This latest heist comes just two days after a member of the notorious Pink Panther jewel thief gang escaped from a Swiss prison. However, it is too soon to say there is any link to this incident. Authorities this morning are looking through surveillance footage of the crime.

DONALD PALMIERI, SECURITY EXPERT: Diamonds are like cash. They're the most concentrated form of wealth on the face of the Earth. So, they can be very influential in acquiring weapons, in acquiring drugs, or anything else that we want to keep out of society.


MCLAUGHLIN: Thankfully, no one was injured in yesterday's heist. No shots were fired, and at the moment, there are more questions than answers as to how this could have happened, why there wasn't more security at the hotel, considering this is looking like one of the biggest gem heists in contemporary European history, Nina.

DOS SANTOS: Yes. And obviously, this is the peak of the summer season over there in Cannes. The Carlton Hotel is somewhere that Barack Obama stayed at during the G20 when it happened there a couple of years ago. The big question is, why wasn't there more security? Is a hotel the best base to be showing $130 billion worth of gems?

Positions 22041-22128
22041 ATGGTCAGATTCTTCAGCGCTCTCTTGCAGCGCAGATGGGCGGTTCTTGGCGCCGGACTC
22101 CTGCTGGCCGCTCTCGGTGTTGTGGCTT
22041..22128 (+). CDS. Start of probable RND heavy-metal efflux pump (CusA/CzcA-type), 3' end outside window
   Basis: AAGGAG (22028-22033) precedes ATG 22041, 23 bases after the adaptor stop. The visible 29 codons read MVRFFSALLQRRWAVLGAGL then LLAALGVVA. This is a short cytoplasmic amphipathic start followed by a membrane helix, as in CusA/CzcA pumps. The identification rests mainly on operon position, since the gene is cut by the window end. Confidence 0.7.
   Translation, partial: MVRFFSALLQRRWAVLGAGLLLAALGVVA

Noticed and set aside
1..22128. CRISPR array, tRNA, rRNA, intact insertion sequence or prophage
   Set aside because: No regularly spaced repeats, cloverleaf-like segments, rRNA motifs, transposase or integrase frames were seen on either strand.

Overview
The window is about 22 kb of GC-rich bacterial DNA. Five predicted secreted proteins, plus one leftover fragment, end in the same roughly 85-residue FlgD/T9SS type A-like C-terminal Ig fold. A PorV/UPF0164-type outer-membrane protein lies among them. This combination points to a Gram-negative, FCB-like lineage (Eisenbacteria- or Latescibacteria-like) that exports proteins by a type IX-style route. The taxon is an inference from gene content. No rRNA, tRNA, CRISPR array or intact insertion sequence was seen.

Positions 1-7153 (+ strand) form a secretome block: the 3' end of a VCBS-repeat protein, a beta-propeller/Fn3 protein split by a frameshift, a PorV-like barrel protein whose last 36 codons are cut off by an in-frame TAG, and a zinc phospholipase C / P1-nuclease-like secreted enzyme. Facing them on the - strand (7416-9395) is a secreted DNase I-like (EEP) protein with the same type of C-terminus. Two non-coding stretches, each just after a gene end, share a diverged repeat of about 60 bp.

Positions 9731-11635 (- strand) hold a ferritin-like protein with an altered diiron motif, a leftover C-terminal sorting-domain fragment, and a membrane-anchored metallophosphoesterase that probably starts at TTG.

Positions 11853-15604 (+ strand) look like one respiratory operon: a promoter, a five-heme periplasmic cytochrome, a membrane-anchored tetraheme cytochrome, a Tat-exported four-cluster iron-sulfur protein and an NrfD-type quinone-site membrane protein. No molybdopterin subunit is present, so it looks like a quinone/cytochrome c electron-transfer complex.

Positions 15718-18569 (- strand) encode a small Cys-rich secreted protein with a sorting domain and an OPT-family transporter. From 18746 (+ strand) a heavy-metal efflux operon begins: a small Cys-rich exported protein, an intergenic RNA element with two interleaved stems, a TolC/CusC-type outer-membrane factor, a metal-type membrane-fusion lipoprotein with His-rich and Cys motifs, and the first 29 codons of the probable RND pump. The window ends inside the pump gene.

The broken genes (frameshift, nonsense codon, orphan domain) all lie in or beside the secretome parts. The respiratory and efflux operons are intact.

MCLAUGHLIN: Well, right now, neither the hotel nor authorities are answering any of those questions. But to walk through the lobby of the Carlton Hotel today, it looked like business as usual. You would never know there was anything that went on there yesterday, considering also that there were actually cases of jewels, including sapphires and emeralds, still on display inside the hotel lobby, although this particular exhibition in question was closed today, Nina.

DOS SANTOS: OK, Erin McLaughlin there in Cannes in the south of France. Thanks so much for that.

Time for a Currency Conundrum for you out there. The US state of Minnesota has passed a law tightening regulations over gold coin dealers. Authorities are trying to bar a certain group of people from entering this particular industry. So, my question this evening is, which particular group? Is it A children? B, could it be Wall Street traders? Or C, ex- convicts. We'll have the answer for you later on in the program.

Well, speaking of currencies, the dollar is currently stronger against most of the major currencies -- the British pound and the euro. It is slightly weaker, though, against the Japanese yen.